Answered 4 years ago

Ask yourself these questions
1) Are you selling products that your customers don't need?
2) Do you have the right team?
3) Do you have laser-sharp focus?
4) Do you have legal issues?
5) Are you executing sales & marketing?
6) Are you located in a bad location?
7) Are you easily out competable?
8) Are you in peace with partners & co-founders?
9) Are you burning a lot of cash?
10) Are you learning from your own mistakes?
11) Are you raising too much money?
12) Do you have a proper road map?
13) Who are you chasing? An investor or a user?
14) Do you have good leadership?
15) Do you have good alliances & vendors?
16) Do you have a differentiation? USP?
17) Do you have a good business model?
18) Do you have a good revenue model?
19) Are you over expanding?
20) Do you have bad debts?
21) Is your execution slow? How slow?
22) Is your target set right?
23) Are you scaling prematurely?

Answered 4 years ago

The COVID-19 outbreak is inflicting a variety of uncertainty and challenge for anybody worldwide. As a small and medium-sized enterprise owner, you must be dealing with related challenges in the shape of assist and protect your employees on this disaster, along with maintaining cash flow.

According to a new survey - 27% of businesses expect that coronavirus will have a moderate to high impact on their revenues. Another 30% expect that coronavirus will have a moderate to high impact on their business supply chains.

Some have already taken the survival steps - over half of or 52% are taking measures to put together for a financial slowdown as they're increasing fees, converting suppliers, reducing operational costs.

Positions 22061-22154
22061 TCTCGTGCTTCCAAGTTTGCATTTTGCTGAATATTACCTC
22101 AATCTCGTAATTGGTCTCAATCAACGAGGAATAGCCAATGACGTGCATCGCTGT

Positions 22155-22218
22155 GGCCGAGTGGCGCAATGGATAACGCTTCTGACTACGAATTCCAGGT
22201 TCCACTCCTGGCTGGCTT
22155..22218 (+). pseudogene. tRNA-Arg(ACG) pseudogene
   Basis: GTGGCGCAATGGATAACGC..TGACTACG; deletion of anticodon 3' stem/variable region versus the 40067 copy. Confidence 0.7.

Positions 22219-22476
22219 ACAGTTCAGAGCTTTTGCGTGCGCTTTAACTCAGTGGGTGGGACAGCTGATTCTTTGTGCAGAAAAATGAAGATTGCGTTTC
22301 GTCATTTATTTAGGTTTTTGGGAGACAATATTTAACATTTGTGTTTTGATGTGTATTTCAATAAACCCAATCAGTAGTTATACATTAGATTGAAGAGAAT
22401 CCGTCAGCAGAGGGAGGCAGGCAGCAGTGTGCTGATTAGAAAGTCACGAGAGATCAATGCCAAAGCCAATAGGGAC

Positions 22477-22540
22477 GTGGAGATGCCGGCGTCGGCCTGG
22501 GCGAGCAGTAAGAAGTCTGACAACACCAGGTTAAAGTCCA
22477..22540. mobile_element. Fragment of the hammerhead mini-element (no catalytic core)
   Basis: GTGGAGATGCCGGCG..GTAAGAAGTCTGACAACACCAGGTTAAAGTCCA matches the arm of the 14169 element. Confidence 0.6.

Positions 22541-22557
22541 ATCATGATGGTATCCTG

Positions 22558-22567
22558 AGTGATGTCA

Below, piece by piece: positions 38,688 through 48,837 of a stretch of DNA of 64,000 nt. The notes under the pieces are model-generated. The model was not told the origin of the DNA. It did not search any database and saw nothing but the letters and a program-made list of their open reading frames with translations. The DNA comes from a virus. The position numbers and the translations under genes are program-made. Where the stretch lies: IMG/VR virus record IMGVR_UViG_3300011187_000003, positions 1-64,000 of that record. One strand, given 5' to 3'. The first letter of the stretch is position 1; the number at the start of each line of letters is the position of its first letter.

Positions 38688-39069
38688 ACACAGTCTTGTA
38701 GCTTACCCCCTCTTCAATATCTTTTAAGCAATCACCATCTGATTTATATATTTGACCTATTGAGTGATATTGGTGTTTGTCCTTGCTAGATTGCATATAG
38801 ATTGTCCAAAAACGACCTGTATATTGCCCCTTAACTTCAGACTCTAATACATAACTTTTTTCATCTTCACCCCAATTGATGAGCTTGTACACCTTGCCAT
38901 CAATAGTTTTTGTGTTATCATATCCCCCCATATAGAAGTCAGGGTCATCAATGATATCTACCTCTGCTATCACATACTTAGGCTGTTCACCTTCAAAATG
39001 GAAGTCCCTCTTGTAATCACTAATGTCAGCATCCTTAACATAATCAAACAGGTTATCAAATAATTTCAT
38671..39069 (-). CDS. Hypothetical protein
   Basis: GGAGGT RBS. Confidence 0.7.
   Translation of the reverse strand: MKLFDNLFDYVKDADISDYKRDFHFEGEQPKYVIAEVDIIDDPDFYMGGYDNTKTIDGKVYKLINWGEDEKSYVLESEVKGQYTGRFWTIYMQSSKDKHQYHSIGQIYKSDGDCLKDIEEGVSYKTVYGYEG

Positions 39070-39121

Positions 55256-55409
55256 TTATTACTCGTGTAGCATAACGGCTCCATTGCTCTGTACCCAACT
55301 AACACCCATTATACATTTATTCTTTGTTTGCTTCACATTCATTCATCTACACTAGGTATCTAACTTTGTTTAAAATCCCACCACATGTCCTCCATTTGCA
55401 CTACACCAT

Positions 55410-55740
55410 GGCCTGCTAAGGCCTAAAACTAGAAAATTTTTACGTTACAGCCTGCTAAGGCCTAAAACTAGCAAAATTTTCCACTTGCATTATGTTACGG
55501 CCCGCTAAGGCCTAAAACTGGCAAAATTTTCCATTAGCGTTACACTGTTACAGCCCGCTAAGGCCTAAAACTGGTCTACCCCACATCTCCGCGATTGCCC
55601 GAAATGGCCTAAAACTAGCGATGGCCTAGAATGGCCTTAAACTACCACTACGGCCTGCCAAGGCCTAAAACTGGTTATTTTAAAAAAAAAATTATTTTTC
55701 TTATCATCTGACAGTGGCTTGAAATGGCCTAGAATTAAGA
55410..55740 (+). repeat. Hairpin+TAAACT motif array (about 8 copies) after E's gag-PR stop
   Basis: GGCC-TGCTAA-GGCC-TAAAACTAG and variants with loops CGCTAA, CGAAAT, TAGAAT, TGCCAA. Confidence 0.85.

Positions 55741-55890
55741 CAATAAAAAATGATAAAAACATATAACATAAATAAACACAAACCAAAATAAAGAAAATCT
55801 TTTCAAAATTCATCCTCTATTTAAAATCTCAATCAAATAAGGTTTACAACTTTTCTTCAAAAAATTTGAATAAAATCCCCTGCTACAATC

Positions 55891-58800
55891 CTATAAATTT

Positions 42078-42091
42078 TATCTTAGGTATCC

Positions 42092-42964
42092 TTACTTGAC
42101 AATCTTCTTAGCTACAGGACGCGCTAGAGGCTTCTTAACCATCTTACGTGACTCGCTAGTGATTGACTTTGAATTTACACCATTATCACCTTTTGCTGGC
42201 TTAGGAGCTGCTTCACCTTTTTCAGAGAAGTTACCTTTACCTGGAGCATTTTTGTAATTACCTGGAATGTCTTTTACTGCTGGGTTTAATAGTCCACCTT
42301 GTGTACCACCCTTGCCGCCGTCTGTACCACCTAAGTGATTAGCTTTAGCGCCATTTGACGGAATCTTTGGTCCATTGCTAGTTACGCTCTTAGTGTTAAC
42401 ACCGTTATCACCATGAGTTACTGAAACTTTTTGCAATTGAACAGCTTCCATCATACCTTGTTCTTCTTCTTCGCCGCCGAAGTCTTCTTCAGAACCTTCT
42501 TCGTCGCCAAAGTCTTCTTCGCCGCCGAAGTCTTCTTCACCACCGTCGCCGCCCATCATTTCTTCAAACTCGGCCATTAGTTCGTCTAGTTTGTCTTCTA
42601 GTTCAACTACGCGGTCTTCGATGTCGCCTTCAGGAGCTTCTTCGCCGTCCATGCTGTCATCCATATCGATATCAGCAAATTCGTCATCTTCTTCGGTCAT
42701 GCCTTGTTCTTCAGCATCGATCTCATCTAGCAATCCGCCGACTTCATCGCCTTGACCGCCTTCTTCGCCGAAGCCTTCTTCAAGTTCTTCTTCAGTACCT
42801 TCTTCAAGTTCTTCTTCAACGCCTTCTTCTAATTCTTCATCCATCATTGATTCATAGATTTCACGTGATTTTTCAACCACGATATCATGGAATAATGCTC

Here's a list of assets to assist small groups to survive towards coronavirus pandemic:

Short Term loan - Gov. Ron DeSantis said a preliminary $50-million injection to the Florida small commercial enterprise emergency bridge mortgage software is meant to help those corporations stay afloat all through an economic shutdown and is meant to reduce the effects of the pandemic.

State survey - DeSantis’ management activated the survey of commercial enterprise harm evaluation to evaluate the impact. The survey will assist you to plan your enterprise techniques.

Remote work option - People are already operating from home. With a few free software programs and telecommunication software programs (zoom, skype, and hangout), your groups can stay in contact and run your commercial enterprise as usual.

Example - Coverage organization Aetna, which shed 2. 7 million rectangular ft of office space and stored $78 million within the system.

American Express started saving as much as $15 million yearly after introducing telecommuting in their running system.

Far off work policy - In this crisis, there desires to be a widespread policy that can be communicated seamlessly to each new and existing employees.

Business continuity plans -To track deliver chain disruptions, modifications in business operating ways, absenteeism, commercial enterprise continuity plans ought to be organized.

Outsourcing - COVID-19 is spreading rapidly. In this sort of critical time, a few employers are permitting their employees to work at home. Small agencies can opt for outsourcing because of a team of workers shortage.

Virtual Assistants - Pick out digital assistants on your commercial enterprise to get all of the paintings achieved definitely rather than in-man or woman.

Answered 4 years ago